A face to a URL

17th Sep 2004

What's just as important as the font face used on a website?

If you're like me, when you hear a new band on the radio you want to know what they look like. Of course you could probably hazard a reasonable guess but that's not very useful or satisfying. The same applies when I've been visiting someone's website on a regular basis and I haven't seen a photo of the author; I want to know what they look like. Same for you? So, in place of a missing photograph I usually cobble together all the details I've collected about this author and build up a picture in my head instead.

A photograph (or lack of) provokes thoughts and feelings, which affects how you read or view someone's site.

Blair Millen on a good dayAfter frequent visits to sites like Whitespace, Anne van Kesteren, Asterisk* and Hicks Design among others I saw no photos of the authors. I wanted to know what they looked like! Call it inquisitive, call it perverted!

Take Hicks Design for example: I had formed an image of Jon Hicks: a family man, crafting away in his home studio, occasionally picking his nose, loveable ankle-biters distracting him while he listens to the latest Interpol album LOUD. Only recently did I see a picture of Jon Hicks; and how strangely affecting it was to have my skewed vision of him given a face!

A similar case with Paul Scrivens of whitespace fame: when I first saw a photograph of him I was rather surprised. I'd built up this notion that he was a worldly-wise, middle-aged man (and strangely enough) sporting a white beard (whitespace-whitebeard?). Turned out to be rather different. In fact, if I remember correctly, for one reason or another, there was a fair bit of hoo-ha when Scrivs posted photos of himself. Perhaps everyone else was as intrigued as I was! Interesting to note, these photos (and the insightful comments made at the time) have been taken down from the whitespace site... perhaps they are hidden elsewhere within the 9rules network but I couldn't find them.

Oh... Anne van Kesteren is male... a photograph would probably sort out any confusion there.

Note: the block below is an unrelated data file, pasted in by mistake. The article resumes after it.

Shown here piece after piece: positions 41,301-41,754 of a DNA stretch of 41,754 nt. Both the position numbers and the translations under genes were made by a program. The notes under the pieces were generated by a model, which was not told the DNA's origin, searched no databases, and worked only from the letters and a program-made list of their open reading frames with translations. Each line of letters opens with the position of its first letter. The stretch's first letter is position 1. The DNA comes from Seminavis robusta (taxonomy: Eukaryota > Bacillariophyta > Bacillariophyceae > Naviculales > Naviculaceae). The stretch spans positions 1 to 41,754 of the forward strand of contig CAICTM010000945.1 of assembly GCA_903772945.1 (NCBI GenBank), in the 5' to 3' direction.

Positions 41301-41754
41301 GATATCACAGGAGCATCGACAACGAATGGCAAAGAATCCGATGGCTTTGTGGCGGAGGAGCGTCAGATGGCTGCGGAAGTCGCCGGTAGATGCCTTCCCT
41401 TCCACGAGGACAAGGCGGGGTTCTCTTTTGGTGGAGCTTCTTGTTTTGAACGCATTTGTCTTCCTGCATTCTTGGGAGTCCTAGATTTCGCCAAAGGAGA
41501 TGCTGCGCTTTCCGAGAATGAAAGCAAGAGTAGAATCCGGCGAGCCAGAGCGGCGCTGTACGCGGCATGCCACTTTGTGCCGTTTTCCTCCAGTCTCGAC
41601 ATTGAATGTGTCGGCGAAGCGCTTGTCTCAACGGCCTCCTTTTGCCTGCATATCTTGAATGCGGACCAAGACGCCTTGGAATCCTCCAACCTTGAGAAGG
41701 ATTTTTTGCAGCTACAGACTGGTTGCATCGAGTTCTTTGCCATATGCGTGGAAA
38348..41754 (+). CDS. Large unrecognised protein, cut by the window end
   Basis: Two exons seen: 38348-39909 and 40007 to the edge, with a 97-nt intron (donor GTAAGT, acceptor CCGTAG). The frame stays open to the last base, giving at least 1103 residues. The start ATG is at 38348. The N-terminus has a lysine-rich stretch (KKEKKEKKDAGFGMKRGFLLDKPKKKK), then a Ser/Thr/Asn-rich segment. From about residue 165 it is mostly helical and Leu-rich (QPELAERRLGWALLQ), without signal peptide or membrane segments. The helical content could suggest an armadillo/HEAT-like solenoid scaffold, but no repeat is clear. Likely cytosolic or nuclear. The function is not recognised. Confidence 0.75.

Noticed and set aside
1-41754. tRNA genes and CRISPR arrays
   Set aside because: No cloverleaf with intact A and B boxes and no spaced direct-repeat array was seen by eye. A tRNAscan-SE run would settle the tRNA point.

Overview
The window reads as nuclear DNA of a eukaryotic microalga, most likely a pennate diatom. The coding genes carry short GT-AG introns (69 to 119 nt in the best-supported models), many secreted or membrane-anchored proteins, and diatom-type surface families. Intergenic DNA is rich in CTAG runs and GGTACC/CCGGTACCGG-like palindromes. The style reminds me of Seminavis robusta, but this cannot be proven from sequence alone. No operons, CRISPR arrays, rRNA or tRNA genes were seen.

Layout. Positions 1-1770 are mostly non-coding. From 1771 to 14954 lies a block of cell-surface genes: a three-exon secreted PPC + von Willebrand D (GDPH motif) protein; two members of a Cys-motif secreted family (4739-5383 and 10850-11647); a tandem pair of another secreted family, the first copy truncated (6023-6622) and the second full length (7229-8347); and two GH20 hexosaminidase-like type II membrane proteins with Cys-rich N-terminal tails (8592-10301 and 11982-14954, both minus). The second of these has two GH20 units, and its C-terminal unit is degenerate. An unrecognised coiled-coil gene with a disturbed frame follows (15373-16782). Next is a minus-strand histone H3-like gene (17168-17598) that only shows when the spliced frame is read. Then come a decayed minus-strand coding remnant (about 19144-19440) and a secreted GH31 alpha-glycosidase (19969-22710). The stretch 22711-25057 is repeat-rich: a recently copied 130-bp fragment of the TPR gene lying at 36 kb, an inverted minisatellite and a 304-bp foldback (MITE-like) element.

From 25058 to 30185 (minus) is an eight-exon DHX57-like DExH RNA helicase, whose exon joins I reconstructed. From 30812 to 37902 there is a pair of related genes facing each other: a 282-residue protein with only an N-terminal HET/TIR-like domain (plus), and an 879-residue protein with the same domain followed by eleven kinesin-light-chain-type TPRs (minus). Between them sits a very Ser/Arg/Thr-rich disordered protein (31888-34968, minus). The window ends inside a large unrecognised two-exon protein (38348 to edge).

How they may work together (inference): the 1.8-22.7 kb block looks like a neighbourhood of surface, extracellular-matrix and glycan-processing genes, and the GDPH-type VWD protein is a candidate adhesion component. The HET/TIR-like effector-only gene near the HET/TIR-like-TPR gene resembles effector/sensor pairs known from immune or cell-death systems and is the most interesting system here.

In May this year Andrei Herasimchuk put together a great article about combining design and usability, and the article included photographs of the contributors. These photos are as important as the textual content. Design Eye for the Usability Guy featured photoshopped mugshots of Didier Hilhorst, D Keith Robinson (Asterisk*), Cameron Moll and Greg Storey. (All handsome guys, breaking down the stereotypical image of the computer nerd, but that's another topic!). Importantly, having the photos gives the content credence; those words came from a real person, not some shady character that nobody's ever clapped eyes on.

Posting photos can be good and bad, but mostly good.

Here's a different perspective: Biroco recommended a well-written site he'd stumbled across: La Vache Qui Lit. Accompanying his post was a photograph of the author Leslie Winer. This photograph I found alluring and exciting, it had that < cite xml:lang="fr">je ne sais quoi, which was all the impetus I needed to make me read through her entire site. Yes, maybe I'm just a perv.

Another angle completely: the Radio Scotland broadcaster Ali Abbasi, (who very sadly died recently) highlights an interesting case. It was after many years of listening to his traffic announcements (peppered with his awful jokes) that I first saw a photograph of the man. Here's the point: although he had a distinctive accent (a combination of Pakistani and Scottish) it didn't really occur to me that he was part Pakistani until I saw a photograph of him. I presumed he was Scottish. So beforehand, when it didn't occur to me what he looked like, I didn't think twice about his accent; after that the Pakistani twang in his accent stood out like a solitary high-rise block of flats in a city of bungalows.

What does all this mean? No definite one thing or another. For me, knowing what a person looks like before conversing or interacting with them (like reading a website or exchanging email etc.) makes a difference to my mindset. Knowing that the person has some physical attribute that I can relate to helps to bring something more solid, more meritorious to their opinions and theories; it helps me visualise their words coming from their mouth. This author is speaking to me. And when it comes to blogging a photograph makes a big difference; without it, something is missing, so put a face to your URL.

D Keith Robinson talked about the importance of having a good "about" page (and in particular if you have a personal/professional site) including a photograph. Good advice, which he doesn't yet follow himself. View the Asterisk* about page.

Dave Shea set down so me rules for doing your own press photography, which is handy.

What about you? Does a photo make a difference? Truthfully?

As a complement to Cameron Moll's Screen Grab Confab I invite you to divulge who you are and provide a photograph to let everyone know what you look like.

Follow these simple rules:

  • use an image tag with alt and title attributes
  • make your images 150px by 150px
  • include class="photo2" within the img tag
  • remember to close your img tags